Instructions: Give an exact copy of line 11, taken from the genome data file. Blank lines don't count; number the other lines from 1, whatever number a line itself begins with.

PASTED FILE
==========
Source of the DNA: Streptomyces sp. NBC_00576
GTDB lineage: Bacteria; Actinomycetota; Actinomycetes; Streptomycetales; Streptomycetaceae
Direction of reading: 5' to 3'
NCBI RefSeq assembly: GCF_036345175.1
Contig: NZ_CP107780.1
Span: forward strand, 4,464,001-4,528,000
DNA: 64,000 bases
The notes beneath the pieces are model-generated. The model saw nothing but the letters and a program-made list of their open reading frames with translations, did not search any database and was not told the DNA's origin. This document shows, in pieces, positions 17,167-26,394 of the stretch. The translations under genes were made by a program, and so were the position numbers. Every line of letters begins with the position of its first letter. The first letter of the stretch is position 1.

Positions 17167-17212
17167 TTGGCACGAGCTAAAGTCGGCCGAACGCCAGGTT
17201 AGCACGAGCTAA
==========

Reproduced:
17201 AGCACGAGCTAA